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Regulation D: “Accredited Investor” Determination Must be Made Before the Sale

In a recent decision from the Securities and Exchange Commission (“SEC”), the SEC has held that the determination of whether investors are “accredited” must be done before the sale, not after. The administrative proceeding was captioned In The the Matter of COINALPHA ADVISORS, LLC, File No. 3 – 18913 (SEC Adm. December 7, 2018).

In general, if you are offering or selling securities, you must register with the SEC. The filings that are required are voluminous and it is expensive to prepare an SEC registration. There are some exceptions — or exemptions — from the registration requirements for certain smaller offerings and sales of securities. These generally are called Regulation D offerings/sales under Rules 504, 506(b), and 506(c). When dealing with securities — either buying or offering — it is important to seek the advice and counsel of a trusted San Diego corporate attorney with experience in Regulation D offerings.

Depending on the Rule being used, there are various conditions that must be met before your security offering/sale can be eligible for exemption. When using Rule 506(c), for example, the exemption is only available if the number of investors is limited (under 35) and if all of the investors are considered “accredited.” These investors are deemed by the law to be sophisticated enough to make reasoned decisions about investments and are deemed less likely to be swindled. The most common method of being deemed an “accredited investors” is based on income and wealth. Based on these criteria, you are an “accredited investor” if you have net worth exceeding $1 million (not including the value of one’s house) or having yearly income that has exceeded $200,000 over the previous two years and there is a “reasonable expectation” of the same amount of income level in the current year.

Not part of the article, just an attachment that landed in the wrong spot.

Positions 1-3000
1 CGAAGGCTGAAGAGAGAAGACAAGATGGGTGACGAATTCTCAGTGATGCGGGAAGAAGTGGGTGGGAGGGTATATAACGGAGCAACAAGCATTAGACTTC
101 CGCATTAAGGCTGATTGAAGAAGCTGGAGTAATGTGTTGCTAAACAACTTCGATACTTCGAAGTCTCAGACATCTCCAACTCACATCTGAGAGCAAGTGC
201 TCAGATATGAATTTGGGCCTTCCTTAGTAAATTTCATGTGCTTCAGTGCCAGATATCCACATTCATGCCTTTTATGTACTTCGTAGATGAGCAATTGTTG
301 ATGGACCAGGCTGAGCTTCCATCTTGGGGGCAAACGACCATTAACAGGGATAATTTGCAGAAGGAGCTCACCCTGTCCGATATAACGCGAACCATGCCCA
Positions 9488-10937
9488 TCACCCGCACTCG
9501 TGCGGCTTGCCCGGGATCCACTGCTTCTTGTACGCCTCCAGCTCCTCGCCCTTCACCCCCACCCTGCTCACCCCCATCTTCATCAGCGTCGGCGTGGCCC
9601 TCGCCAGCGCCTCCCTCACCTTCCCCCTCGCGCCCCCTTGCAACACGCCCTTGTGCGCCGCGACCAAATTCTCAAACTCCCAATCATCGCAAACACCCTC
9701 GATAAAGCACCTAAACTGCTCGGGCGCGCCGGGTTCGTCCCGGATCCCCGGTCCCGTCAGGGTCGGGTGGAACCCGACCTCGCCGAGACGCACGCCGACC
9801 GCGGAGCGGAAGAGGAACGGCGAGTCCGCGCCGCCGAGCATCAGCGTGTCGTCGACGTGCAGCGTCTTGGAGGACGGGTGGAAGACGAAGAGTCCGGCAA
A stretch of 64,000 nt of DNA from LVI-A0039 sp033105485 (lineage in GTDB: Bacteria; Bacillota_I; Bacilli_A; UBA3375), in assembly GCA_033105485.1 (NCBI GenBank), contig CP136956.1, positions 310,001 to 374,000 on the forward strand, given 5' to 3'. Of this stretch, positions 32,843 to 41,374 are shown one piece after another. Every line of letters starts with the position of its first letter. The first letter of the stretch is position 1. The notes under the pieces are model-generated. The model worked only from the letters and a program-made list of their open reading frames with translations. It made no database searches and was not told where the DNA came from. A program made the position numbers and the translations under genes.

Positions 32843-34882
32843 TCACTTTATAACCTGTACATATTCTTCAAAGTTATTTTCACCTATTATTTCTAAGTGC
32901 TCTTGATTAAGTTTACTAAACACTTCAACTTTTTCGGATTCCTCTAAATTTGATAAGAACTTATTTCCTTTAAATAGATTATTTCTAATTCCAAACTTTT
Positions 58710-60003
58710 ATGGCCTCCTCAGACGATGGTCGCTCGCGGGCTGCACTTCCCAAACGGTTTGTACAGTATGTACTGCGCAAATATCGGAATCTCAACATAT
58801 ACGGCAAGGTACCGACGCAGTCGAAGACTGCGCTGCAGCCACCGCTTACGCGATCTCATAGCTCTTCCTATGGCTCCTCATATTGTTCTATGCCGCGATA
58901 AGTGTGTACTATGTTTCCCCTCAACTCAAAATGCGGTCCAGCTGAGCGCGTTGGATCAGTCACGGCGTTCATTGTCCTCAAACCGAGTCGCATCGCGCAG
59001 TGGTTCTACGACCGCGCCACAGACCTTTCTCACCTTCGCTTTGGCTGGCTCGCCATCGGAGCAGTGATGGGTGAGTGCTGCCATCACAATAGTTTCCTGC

Of importance, an offeror/seller of securities must “take reasonable steps” to ensure that each investor that buys the securities is an “accredited investor.” Now with COINALPHA INVESTORS being handed down, issuers must be aware of the following legal principles:

  • Taking the reasonable steps to ensure “accredited” status is mandatory
  • There is no “safe harbor” even if all the investors are “accredited”; the issuer will still be penalized by the SEC for failing to take “reasonable steps”
  • Timing matters; the “reasonable steps” must be taken before the sale (not after)

Coinalpha Investors, LLC was fined by the SEC $50,000 and is now subject to a Cease and Desist Order.

Contact San Diego Corporate Law

For more information, contact attorney Michael Leonard of San Diego Corporate Law. To schedule a consultation, contact Mr. Leonard via email or by calling (858) 483-9200. Mr. Leonard has been named a “Rising Star” four years running by and “Best of the Bar” by the San Diego Business Journal. Mr. Leonard provides a full array of legal services for businesses including contract review and drafting, mergers and acquisitions, corporate formations, and drafting private placement memorandums.  Like us on Facebook.

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